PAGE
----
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    Keywords: CANCER ; SURVIVAL ; Germany ; DIAGNOSIS ; EPIDEMIOLOGY ; TIME ; PATIENT ; LYMPHOMA ; MALIGNANCIES ; AGE ; RATES ; leukemia ; ACUTE LYMPHOBLASTIC-LEUKEMIA ; DATABASE ; LONG-TERM SURVIVAL ; SURVEILLANCE ; US ; UNITED-STATES ; REVEALS ; CHILDREN ; TRENDS ; HODGKINS-DISEASE ; HEMATOLOGIC MALIGNANCIES ; STATES ; MALIGNANCY ; ONCOLOGY ; CHILDHOOD ; RE ; aging ; INCREASE ; PERIOD ANALYSIS ; ACUTE MYELOID-LEUKEMIA ; non-Hodgkin lymphoma ; analysis ; methods ; USA ; population-based ; IMPROVEMENT ; INCREASES ; UP-TO-DATE ; modeling ; ADOLESCENTS 1978-1997 ; INFORMATION-SYSTEM PROJECT ; non Hodgkin lymphoma ; non-Hodgkin ; TO-DATE ; STATE ; COLLABORATIVE BRITISH COHORT ; CANCER-PATIENT SURVIVAL
    Abstract: Background Advances in the treatment of childhood hematologic malignancies have led to improvements in survival for several of these conditions during the past few decades, but most population-based survival data available to date refer only to patients diagnosed up to the mid-1990s. Methods We used period analysis to assess trends in 5- and 10-year survival in US patients younger than 15 years of age at diagnosis with four hematologic malignancies-acute lymphoblastic leukemia, acute non-lymphoblastic leukemia, Hodgkin lymphoma, and non-Hodgkin lymphoma-over three recent 5-year intervals, 1990-1994, 1995-1999, and 2000-2004, using data on a total of 6957 patients from the Surveillance, Epidemiology, and End Results database. Expected survival for 2005-2009 was estimated by modeling from trends in the preceding intervals. Results Major improvements in 5- and 10-year relative survival between 1990-1994 and 2000-2004 were seen for acute lymphoblastic leukemia (from 80.2% to 87.5% and from 73.4% to 83.8%, respectively), acute non-lymphoblastic leukemia (from 41.9% to 59.9% and from 38.7% to 59.1%, respectively), and non-Hodgkin lymphoma (from 76.6% to 87.7% and from 73.0% to 86.9%, respectively). For those diagnosed with Hodgkin lymphoma, 5- and 10-year survival rates for the 1990-1994 period were 96.1% and 94.4%, respectively, and these rates did not change substantially in the later time periods. Projected 10-year survival rates for children diagnosed in the 2005-2009 period were 88.0% for acute lymphoblastic leukemia, 63.9% for acute non-lymphoblastic leukemia, 90.6% for non-Hodgkin lymphoma, and 94.3% for Hodgkin lymphoma. Conclusions Application of period analysis to a population-based study of childhood hematologic malignancies reveals ongoing increases in survival for three of the four common childhood hematologic malignancies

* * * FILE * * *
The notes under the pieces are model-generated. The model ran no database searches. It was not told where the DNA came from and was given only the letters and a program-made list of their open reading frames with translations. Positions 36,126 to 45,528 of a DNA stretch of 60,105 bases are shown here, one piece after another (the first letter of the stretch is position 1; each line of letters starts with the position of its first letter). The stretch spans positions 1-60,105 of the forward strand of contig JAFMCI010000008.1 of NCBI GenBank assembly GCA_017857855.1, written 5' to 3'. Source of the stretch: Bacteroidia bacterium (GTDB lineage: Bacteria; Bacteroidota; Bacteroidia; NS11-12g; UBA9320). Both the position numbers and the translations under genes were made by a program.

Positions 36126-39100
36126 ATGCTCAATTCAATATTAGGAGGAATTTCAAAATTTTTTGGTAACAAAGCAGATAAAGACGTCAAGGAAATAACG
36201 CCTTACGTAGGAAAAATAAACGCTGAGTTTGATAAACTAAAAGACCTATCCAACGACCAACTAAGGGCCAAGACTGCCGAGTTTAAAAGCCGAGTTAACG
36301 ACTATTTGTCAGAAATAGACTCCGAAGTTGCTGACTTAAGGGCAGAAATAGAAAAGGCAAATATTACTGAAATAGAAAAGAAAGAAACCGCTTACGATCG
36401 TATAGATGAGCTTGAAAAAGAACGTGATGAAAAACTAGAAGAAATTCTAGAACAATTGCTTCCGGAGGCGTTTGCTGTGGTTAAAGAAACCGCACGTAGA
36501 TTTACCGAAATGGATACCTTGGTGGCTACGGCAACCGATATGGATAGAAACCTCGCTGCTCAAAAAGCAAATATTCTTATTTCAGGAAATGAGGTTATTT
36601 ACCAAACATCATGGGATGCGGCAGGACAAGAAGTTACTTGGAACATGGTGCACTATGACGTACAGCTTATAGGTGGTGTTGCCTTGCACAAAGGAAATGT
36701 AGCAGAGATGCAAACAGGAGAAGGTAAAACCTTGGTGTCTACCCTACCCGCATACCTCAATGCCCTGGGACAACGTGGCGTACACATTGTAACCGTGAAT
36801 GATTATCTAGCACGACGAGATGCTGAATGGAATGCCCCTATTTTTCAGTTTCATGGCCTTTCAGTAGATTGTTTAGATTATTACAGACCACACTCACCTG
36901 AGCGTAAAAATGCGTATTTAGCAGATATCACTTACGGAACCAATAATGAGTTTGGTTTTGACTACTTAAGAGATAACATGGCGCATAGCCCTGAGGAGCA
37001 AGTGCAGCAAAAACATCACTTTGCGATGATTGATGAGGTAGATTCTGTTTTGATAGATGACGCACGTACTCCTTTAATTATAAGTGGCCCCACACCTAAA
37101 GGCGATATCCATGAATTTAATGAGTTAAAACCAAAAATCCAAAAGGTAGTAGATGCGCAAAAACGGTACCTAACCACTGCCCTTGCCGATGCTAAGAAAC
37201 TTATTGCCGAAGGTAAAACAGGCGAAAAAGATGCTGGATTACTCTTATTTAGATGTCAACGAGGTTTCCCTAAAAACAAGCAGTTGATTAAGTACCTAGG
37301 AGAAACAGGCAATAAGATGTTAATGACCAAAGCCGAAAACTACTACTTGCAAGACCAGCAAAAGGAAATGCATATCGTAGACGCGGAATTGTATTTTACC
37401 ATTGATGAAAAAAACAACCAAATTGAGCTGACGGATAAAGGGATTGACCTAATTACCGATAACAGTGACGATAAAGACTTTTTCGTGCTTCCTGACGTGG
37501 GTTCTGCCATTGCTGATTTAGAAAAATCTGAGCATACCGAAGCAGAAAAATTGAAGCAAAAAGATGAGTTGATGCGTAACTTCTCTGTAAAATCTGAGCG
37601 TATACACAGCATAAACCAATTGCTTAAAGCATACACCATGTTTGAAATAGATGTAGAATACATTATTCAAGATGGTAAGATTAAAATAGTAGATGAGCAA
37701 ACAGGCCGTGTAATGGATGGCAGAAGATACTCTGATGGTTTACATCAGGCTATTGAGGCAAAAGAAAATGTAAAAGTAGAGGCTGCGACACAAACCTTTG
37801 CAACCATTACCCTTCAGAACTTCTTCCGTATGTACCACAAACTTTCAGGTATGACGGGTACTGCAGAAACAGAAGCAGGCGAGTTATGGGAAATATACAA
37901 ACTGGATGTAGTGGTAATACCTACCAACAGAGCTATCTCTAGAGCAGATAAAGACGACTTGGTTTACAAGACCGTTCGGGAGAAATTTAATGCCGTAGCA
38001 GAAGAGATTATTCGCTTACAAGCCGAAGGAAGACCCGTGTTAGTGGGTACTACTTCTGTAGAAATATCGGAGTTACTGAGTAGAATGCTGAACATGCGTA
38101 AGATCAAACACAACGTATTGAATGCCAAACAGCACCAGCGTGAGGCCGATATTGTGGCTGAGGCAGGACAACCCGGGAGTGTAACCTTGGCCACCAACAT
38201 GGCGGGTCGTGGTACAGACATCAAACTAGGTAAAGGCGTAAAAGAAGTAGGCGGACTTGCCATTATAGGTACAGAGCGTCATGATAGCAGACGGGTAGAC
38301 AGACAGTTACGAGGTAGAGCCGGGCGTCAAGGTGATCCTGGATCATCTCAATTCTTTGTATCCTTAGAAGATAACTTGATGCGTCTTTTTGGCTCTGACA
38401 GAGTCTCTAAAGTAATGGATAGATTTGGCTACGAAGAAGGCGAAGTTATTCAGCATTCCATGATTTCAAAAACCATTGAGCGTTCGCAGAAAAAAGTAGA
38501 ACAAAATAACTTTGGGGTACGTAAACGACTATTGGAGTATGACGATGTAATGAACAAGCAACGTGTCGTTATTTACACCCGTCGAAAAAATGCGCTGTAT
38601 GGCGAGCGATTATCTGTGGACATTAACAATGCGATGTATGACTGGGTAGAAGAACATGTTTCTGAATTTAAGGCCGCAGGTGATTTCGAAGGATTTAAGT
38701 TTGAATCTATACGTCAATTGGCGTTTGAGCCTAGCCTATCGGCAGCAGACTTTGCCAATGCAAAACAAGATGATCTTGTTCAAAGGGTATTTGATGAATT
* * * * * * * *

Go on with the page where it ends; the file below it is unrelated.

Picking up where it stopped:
Type of Publication: Journal article published
    PubMed ID: 18780868
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